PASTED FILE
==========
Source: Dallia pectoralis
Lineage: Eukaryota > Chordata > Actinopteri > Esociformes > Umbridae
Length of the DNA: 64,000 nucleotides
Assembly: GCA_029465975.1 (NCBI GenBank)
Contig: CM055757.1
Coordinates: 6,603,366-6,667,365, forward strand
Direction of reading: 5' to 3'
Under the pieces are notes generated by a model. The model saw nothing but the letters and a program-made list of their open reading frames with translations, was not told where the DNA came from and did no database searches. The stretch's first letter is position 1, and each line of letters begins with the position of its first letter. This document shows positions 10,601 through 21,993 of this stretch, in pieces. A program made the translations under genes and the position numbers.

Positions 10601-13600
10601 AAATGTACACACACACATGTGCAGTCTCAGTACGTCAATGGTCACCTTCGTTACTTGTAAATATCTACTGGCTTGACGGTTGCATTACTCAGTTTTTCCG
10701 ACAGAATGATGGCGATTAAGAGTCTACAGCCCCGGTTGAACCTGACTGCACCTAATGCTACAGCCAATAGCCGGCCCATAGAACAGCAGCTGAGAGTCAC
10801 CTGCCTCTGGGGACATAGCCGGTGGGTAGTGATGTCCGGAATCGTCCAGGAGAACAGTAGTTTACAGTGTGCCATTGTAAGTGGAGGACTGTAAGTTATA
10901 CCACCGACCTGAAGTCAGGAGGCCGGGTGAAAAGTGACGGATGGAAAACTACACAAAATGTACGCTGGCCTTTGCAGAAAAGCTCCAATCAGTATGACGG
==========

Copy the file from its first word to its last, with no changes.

Source: Dallia pectoralis
Lineage: Eukaryota > Chordata > Actinopteri > Esociformes > Umbridae
Length of the DNA: 64,000 nucleotides
Assembly: GCA_029465975.1 (NCBI GenBank)
Contig: CM055757.1
Coordinates: 6,603,366-6,667,365, forward strand
Direction of reading: 5' to 3'
Under the pieces are notes generated by a model. The model saw nothing but the letters and a program-made list of their open reading frames with translations, was not told where the DNA came from and did no database searches. The stretch's first letter is position 1, and each line of letters begins with the position of its first letter. This document shows positions 10,601 through 21,993 of this stretch, in pieces. A program made the translations under genes and the position numbers.

Positions 10601-13600
10601 AAATGTACACACACACATGTGCAGTCTCAGTACGTCAATGGTCACCTTCGTTACTTGTAAATATCTACTGGCTTGACGGTTGCATTACTCAGTTTTTCCG
10701 ACAGAATGATGGCGATTAAGAGTCTACAGCCCCGGTTGAACCTGACTGCACCTAATGCTACAGCCAATAGCCGGCCCATAGAACAGCAGCTGAGAGTCAC
10801 CTGCCTCTGGGGACATAGCCGGTGGGTAGTGATGTCCGGAATCGTCCAGGAGAACAGTAGTTTACAGTGTGCCATTGTAAGTGGAGGACTGTAAGTTATA
10901 CCACCGACCTGAAGTCAGGAGGCCGGGTGAAAAGTGACGGATGGAAAACTACACAAAATGTACGCTGGCCTTTGCAGAAAAGCTCCAATCAGTATGACGG